Royal Navy Comforts Bag

Tonight’s object is a little bit of a mystery. Last week I picked up this cotton drawstring bag for a few pounds:imageIt measures 13”x14” and has ‘G Dawson’, a serial number and the letters ‘RN’ for Royal Navy inked to the top:imageIt is secured with a cotton tape acting as a drawstring round the neck of the bag:imageIt was clearly used by a sailor, the question then is what was its purpose? I am reliably informed that it is not an official piece of Royal Navy kit issued by the Admiralty, however it does match identical bags given out by the Red Cross to men as personal comforts bags. These were free issues to men and would have contained some wash products like soap and razors as well as cigarettes, knitted goods etc. Whilst it seems most of these bags were issued to prisoners of war, comforts were also supplied to serving soldiers and sailors, as seen here:CaptureInterestingly if you were a serving sailor any comforts you were given were marked off in your kit book, so if you got a hand knitted woollen hat from a comforts committee, you didn’t get an Admiralty issue one as well! Here we see a large pile of comforts that have been brought aboard HMS Ramillies for distribution to sailors:large_000000A similar comforts committee was set up for merchant seaman, as recalled here:

My father was always a good organiser. He had a knack of persuading and encouraging folks to get things done. As a baker he realised how important was the role of the merchant navy so he chose as his war effort to work for the merchant navy comforts service. A committee was formed of local business men in land-locked Cannock to raise funds and to work for the M.N.S.C. in any way possible and my father played a leading role on this committee.

The purpose of the M.N.S.C. was to provide parcels of warm clothing to be handed to merchant seamen as soon as possible once they had been rescued from the icy Atlantic or wherever. (It will be remembered that Hitler’s submarines nearly won the battle of the Atlantic and thousands of merchant ships were sunk during the war. There was great loss of life. Yet some merchant seamen actually survived several ships going down underneath them) Items of clothing could be bought but also a great deal of knitting was done to make up the parcels. Each parcel contained a label stating which M.N.S.C. group it had come from and I have 12 letters from people who benefited from receiving parcels and who, in spite of the plight took time and trouble to write and say thank you. Incredibly the list includes a U.S. air force pilot who was shot down in the Mediterranean, and an Australian airman shot down in the sea off the coast of Australia. An emergency rescue kit contained 10 articles of clean dry clothing, 3 knitted and 7 manufactured. In one 2 year period 85,000 emergency rescue kits were sent on active service. (They were usually carried on destroyers who rescued the merchant seamen.)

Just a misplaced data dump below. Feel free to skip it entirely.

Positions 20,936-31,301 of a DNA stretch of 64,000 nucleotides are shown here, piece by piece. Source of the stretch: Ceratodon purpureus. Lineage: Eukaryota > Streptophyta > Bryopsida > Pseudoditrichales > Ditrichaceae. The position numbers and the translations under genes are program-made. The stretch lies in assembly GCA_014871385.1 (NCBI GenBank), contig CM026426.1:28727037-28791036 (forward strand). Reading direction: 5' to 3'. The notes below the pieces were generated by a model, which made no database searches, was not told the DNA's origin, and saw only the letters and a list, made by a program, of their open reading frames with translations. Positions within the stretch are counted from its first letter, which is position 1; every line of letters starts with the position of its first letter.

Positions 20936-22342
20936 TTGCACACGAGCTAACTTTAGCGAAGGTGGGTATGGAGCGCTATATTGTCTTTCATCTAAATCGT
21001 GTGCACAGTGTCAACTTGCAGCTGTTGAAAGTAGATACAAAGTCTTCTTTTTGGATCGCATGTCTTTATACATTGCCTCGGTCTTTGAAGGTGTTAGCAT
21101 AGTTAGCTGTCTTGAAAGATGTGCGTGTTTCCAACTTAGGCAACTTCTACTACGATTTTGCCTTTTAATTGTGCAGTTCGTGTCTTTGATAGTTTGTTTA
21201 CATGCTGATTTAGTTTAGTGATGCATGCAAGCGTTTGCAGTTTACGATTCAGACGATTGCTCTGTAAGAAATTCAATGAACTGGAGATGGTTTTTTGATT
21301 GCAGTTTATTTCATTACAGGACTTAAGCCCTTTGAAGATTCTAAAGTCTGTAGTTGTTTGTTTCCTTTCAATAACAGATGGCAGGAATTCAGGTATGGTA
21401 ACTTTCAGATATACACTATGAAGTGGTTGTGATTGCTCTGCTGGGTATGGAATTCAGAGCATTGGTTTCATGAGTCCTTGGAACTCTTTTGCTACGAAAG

I remember my father having telephone calls with Mr Kirkland Bridge who was one of the king-pins of the national M.N.S.C. organisation. Of course, most of M.N.S.C. groups were situated in ports or places associated with the sea, so it was quite something that Cannock and district were the first area to have an M.N.S.C. week. During that week, which took much preparation and a great deal of hard work, £4,500 was raised- more than double the target! A great deal of money in those days! I remember mother looking after us four boys being a bit fed up sometimes, that dad, after long hours at the bakery had to dash off to M.N.S.C. meetings so frequently.)

Another surprising thing that the M.N.S.C did was to collect and provide books for ship-wrecked sailors to read. My father was once telephoned to see if he could find 1000 books for this purpose. Through his various contacts he gathered 4500 in just 7 days!!

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